The Mangrove Working Group brings together experts on remote sensing of mangroves to support the conservation and restoration of mangroves worldwide. By providing better information more quickly we aim to support decision making and policy. The group has its origins in a collaboration that formed around the Global Mangrove Watch (GMW), a project established in 2011 under the Japan Aerospace Exploration Agency’s JAXA Kyoto & Carbon Initiative by Aberystwyth University (U.K.), solo Earth Observation (Japan) and the International Water management Institute (Sri Lanka). In close collaboration with Wetlands International, the Global Mangrove Watch  has developed the concepts and approach to mapping and monitoring mangroves globally from combinations of optical and radar remote sensing data and applied these to generate global maps at 25 m spatial resolution. The GMW v.3 maps were released in 2022 and comprise of mangrove maps for eleven annual epochs between 1996 and 2020.

The Global Mangrove Watch Platform is the official GMW website, and an online tool for analysing the dataset.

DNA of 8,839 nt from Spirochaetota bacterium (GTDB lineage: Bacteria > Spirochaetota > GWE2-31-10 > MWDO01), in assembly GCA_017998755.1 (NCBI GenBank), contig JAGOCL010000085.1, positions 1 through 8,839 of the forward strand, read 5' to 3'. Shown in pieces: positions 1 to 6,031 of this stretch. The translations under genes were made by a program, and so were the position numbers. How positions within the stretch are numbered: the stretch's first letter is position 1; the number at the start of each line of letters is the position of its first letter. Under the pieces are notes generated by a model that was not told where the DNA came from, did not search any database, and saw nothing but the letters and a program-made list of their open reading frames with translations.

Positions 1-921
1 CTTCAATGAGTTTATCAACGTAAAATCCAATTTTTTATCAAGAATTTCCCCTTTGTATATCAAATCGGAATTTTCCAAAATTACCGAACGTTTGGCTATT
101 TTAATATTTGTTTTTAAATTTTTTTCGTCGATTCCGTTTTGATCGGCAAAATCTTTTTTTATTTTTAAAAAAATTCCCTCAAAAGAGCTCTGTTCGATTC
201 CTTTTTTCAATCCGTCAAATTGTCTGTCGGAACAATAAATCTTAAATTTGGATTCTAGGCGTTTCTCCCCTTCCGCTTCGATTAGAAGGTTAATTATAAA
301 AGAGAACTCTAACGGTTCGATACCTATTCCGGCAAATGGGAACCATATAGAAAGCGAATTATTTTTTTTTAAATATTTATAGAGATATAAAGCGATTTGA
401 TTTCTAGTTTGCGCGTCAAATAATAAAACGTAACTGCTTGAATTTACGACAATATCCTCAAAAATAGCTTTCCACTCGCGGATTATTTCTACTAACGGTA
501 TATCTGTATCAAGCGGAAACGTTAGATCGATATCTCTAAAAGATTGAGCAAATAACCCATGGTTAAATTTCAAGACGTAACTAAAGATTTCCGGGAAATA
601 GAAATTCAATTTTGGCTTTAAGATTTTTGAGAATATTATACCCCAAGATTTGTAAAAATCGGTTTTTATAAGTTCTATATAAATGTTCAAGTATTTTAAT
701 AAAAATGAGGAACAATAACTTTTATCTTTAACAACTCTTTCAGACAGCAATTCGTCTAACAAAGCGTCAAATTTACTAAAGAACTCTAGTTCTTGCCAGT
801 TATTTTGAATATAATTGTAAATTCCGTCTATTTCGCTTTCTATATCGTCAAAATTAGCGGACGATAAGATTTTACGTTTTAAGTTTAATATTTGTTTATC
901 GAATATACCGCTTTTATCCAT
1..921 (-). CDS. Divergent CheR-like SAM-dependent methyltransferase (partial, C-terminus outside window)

The GMW maps constitute the official mangrove datasets used by UNEP for reporting on Sustainable Development Goal 6.6.1 (change in the extent of water-related ecosystems over time). The GMW dataset furthermore constitutes the mangrove layer used by the World Resources Institute (World Forest Watch; Resource Watch) and the UNEP World Conservation Management Centre (Ocean+ Habitats). The UNEP WCMC Ocean Data Viewer is the official site for public download of the GMW dataset in vector format, while raster data are available from JAXA’s Earth Observation Research Center.

The GEO Wetlands mangrove community is open to any experts wanting to join and contribute and actively tries to identify and make use of synergies between existing and future mangrove remote sensing projects going on worldwide. These synergies can range from exchanging ground-truth data to joint fundraising activities. The group is currently coordinated by Wetlands International and is currently in the phase of reaching out to the broader remote sensing and wetlands community for participation.